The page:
ADOTAS EXCLUSIVE — Microsoft’s pursuit of Yahoo has drawn into sharper relief the battle lines on a two-front war for digital ad supremacy. On one front: search, and its mighty master Google. On the other: the potentially enormous market for display advertising, currently led by Yahoo, but still very much anyone’s game. By adding Yahoo’s business to its own, Microsoft hoped to create a clear leadership position in display advertising – and buy itself some time to get more competitive in search.
Without the Yahoo deal, Microsoft must act quickly to solidify a strategic stronghold in display, or risk losing the war before it even starts. Google has no intention of conceding on display, as its acquisition of DoubleClick last year made abundantly clear.
Unlike search, which is largely driven by direct response advertisers attempting to intercept people with relevant messages close to the point of purchase, display advertising is ultimately all about brands. Brand advertisers are concerned with building awareness and interest ahead of the point of purchase — and brand advertisers are conspicuously under-spending on the Internet.
American adults devote nearly 20% of their time with major media to the Internet, and yet brand advertisers spend only about 4% of their estimated $300 billion ad budgets online. Achieving a share of spending commensurate with consumer attention would increase online brand spending by nearly $50 billion and transform the media industry in the process.
Blue-chip brand marketers recognize the disparity between share of audience attention and their online spending as a dangerous gap, but the Internet often seems too fragmented, complicated and undifferentiated to attract a meaningful share of brand spending. There’s no doubt that the recession is driving brand marketers to shift more dollars online, but the shift is mainly in pursuit of simple efficiency. But the Internet has yet to define its unique media value and its true point of difference for brands. Until it does, the tide will not really turn.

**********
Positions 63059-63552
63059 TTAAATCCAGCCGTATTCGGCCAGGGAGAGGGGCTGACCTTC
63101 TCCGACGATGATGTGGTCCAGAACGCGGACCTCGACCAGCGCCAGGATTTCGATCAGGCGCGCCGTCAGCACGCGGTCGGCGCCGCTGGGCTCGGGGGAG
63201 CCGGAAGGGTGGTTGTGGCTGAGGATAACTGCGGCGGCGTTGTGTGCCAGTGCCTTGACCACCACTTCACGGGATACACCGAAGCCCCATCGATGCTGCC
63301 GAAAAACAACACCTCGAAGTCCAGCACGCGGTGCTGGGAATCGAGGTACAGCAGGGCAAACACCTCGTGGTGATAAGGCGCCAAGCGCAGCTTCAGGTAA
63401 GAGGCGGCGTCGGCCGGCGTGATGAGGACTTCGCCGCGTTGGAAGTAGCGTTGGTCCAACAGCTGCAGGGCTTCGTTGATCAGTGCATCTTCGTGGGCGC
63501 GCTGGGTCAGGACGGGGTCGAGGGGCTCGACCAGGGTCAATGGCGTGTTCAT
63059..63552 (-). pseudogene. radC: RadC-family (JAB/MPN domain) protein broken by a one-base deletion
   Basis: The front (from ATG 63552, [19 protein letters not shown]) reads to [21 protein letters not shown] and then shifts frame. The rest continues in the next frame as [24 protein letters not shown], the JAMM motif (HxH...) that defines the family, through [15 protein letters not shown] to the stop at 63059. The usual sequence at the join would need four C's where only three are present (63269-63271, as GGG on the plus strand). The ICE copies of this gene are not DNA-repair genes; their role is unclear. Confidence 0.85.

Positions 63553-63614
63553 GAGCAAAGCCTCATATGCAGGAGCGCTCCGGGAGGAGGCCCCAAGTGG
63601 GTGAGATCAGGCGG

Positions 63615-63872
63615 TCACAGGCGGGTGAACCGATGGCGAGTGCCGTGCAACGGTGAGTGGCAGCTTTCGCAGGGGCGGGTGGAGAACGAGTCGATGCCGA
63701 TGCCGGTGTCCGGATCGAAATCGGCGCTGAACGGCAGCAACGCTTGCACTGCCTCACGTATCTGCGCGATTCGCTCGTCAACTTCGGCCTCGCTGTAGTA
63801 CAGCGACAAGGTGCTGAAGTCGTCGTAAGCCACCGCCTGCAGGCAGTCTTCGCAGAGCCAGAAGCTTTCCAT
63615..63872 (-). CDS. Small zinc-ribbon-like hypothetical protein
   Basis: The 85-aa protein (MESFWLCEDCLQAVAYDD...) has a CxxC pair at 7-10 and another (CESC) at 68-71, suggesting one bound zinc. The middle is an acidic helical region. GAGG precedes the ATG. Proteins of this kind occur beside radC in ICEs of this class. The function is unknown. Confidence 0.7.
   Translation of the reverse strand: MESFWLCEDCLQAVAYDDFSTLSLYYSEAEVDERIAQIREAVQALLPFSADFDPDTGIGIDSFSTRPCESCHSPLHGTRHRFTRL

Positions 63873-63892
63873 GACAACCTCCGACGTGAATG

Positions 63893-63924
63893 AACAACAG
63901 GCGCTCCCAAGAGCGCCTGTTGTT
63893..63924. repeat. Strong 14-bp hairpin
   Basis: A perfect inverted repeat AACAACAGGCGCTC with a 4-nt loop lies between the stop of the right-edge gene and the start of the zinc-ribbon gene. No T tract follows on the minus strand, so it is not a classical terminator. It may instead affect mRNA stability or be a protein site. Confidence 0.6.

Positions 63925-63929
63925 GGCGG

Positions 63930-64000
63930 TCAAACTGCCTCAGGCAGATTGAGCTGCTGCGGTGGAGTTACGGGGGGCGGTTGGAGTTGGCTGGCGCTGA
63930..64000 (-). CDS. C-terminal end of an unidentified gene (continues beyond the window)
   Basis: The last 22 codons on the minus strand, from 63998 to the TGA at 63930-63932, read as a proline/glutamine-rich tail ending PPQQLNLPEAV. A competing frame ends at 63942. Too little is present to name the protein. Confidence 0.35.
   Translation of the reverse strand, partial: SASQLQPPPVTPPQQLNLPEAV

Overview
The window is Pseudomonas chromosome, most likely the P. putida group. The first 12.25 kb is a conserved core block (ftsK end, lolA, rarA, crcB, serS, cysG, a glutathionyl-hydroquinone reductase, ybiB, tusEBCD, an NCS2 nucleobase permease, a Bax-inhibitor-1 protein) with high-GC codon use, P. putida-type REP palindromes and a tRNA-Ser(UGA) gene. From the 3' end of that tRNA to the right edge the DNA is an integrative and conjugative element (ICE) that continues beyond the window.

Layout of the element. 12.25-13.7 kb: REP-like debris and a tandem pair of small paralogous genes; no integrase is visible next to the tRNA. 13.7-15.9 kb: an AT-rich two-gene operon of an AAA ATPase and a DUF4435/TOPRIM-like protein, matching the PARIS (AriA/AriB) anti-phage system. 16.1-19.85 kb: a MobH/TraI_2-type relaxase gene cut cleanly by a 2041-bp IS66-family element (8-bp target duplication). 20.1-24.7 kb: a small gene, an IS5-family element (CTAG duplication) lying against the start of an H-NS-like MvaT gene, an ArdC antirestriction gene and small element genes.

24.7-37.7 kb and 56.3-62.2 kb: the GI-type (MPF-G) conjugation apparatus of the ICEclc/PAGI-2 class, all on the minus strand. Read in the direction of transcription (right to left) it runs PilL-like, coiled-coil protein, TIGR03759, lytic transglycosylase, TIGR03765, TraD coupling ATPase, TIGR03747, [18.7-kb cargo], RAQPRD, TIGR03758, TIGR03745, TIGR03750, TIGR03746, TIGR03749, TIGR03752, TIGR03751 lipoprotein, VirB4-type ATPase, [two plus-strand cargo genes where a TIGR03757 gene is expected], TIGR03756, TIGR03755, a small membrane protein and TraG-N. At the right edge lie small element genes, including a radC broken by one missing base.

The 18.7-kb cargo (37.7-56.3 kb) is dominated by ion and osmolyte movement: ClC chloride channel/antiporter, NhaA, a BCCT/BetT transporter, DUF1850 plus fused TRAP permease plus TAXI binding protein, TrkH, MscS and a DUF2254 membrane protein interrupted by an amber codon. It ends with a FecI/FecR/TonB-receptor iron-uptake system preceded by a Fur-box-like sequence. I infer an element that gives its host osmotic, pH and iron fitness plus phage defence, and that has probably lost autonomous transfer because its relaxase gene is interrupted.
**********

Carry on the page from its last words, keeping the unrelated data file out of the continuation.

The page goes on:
The answer for the Internet and brands must certainly lie in new forms of targeting made possible by interactivity. Brands have been slow to adopt behavioral targeting because the segments tend to be small and lack standardization across providers. Online media providers that can define and standardize relevant segments for brand advertisers – and deliver those segments on a mass scale without privacy issues – will get off the road to nowhere and win.
Time will tell (soon!) if Microsoft can summon the moxie to fight.